“Social work practice always strives to view a person within the context of their environment and this is something that really speaks to me.”
What was your path to becoming a therapist?
I was fortunate to fall into the social work profession early in my life and I love being a social worker. Social work practice always strives to view a person within the context of their environment and this is something that really speaks to me. While many people deal with challenging thoughts or emotional states, all of these things are also impacted by our history and current life situations. One doesn't exist without the other.
I have worked throughout my career at various nonprofit settings that focused on issues such as domestic violence, immigration, shelter, and housing rights. These experiences allowed me to work with a diverse group of individuals on a wide range of social and emotional challenges. I also received advanced training in trauma treatment. In addition to my work, I teach graduate-level courses in social work. It's so important to me to help the next generation of social workers grow and develop in this profession.
What should someone know about working with you?
Therapy is a very personal experience; I don't have a fixed agenda for our work together. I am not going to judge your life experiences or choices. I want to hear about your life, whatever parts you are ready to share, and what is working well and what isn't. I believe that each person has been coping the best that they can prior to coming to therapy and I wish to build upon your strengths even if you can't easily see them. Therapy is also collaborative and we will work together to identify your goals for therapy and how those goals can evolve and change throughout the work. Perhaps you aren't exactly sure what your goals are — that's ok! We'll explore your thoughts and feelings to see what comes up and go from there. I continually strive to create a therapeutic environment that is inclusive and affirming of each person's intersectional identities, including (but not limited to) race, gender, sexual orientation, and health conditions.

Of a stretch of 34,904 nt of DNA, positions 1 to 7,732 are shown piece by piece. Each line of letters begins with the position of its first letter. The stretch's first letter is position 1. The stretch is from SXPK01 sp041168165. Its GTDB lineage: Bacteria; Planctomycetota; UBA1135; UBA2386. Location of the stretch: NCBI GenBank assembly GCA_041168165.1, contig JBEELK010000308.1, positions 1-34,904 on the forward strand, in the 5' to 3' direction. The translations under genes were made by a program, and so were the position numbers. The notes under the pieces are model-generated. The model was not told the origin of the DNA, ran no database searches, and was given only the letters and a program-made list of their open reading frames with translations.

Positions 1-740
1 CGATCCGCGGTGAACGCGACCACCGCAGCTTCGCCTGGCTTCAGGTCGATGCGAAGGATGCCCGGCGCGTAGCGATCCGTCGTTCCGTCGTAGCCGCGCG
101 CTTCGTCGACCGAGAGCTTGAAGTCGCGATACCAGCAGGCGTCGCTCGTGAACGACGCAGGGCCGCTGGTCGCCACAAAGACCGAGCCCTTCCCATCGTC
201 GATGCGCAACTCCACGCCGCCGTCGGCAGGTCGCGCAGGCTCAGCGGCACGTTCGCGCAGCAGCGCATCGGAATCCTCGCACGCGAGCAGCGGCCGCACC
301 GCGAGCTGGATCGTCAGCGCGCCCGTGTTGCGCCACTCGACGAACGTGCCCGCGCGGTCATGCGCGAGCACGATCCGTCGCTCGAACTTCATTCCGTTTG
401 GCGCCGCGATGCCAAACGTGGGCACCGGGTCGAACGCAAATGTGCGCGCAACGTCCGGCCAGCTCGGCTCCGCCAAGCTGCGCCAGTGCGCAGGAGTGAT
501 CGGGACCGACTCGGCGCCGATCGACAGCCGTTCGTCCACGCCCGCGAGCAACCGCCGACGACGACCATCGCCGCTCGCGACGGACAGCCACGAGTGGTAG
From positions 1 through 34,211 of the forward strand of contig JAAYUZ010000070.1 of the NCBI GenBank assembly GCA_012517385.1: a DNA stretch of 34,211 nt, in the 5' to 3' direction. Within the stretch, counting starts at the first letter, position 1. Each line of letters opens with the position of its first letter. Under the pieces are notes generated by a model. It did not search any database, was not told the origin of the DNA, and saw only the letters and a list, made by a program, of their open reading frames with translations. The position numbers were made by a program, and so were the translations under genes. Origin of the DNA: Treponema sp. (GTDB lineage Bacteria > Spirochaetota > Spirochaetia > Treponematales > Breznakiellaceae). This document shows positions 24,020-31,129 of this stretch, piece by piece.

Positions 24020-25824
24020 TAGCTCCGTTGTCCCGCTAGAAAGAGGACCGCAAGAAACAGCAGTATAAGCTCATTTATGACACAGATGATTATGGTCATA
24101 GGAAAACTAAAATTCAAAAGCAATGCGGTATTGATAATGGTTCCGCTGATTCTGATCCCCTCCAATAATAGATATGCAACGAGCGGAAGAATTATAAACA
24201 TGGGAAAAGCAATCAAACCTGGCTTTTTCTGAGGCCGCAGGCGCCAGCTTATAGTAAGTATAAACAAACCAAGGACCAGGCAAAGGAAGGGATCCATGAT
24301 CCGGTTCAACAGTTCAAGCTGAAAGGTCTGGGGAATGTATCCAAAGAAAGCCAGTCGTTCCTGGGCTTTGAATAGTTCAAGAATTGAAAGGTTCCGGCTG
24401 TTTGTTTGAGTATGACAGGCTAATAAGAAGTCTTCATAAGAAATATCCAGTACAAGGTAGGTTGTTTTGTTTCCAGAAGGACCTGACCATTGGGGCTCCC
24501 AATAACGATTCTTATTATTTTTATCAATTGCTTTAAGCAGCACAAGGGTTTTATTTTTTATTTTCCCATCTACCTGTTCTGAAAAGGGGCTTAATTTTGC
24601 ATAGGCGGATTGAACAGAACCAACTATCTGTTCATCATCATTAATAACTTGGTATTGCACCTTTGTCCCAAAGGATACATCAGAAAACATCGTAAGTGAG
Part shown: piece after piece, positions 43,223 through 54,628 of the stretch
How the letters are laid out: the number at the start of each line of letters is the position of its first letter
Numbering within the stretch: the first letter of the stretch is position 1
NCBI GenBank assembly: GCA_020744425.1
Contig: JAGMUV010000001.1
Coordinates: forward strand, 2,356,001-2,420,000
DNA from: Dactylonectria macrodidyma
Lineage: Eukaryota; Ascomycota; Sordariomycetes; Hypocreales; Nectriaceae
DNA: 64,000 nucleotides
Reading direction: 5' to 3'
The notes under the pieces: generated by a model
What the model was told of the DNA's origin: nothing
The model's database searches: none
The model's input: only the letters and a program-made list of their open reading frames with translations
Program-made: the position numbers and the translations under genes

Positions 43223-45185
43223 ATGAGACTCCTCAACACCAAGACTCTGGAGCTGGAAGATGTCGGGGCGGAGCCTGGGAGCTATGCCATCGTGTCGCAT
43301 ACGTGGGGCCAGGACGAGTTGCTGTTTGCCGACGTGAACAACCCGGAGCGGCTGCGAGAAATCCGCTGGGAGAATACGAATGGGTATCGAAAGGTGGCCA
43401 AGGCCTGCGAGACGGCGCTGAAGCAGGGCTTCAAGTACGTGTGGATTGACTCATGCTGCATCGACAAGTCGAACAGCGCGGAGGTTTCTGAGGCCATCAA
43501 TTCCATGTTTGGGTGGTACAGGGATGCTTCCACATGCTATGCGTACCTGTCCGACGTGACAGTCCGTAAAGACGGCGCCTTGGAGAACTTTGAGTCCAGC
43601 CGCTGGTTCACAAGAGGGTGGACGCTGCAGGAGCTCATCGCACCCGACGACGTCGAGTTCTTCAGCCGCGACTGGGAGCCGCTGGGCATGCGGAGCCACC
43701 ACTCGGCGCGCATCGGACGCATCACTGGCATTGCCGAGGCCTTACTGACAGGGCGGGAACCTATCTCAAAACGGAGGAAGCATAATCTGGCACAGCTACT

What do you do to continue learning and building competencies as a provider?
When I received my social work degree, that was just one milestone in my career and not the end of my training. Since that point, I have never stopped learning and never wish to. I have attended many advanced trainings in various therapeutic interventions while also continuing to learn directly from the individuals I work with. Therapy is not one-size-fits-all and it is my job to constantly evaluate the different ways I work with people and the interventions that I use. If I'm your therapist, I'm going to bring my toolkit filled with many different approaches to our work. If something isn't working or you don't like it, we'll make changes.
What are you most excited about within the evolving mental health landscape?
Mental health treatment continues to become more accessible, which is incredibly exciting. I believe that every person should be able to access quality mental health care and, for far too long, that care has been limited. Needing additional support through therapy or psychiatric medication does not mean that there is something wrong with you. It is a sign that your current strategies haven't gotten you the relief that you are looking for. That's where I come in to offer my skills and support.
“I believe that each person has been coping the best that they can prior to coming to therapy and I wish to build upon your strengths even if you can't easily see them.”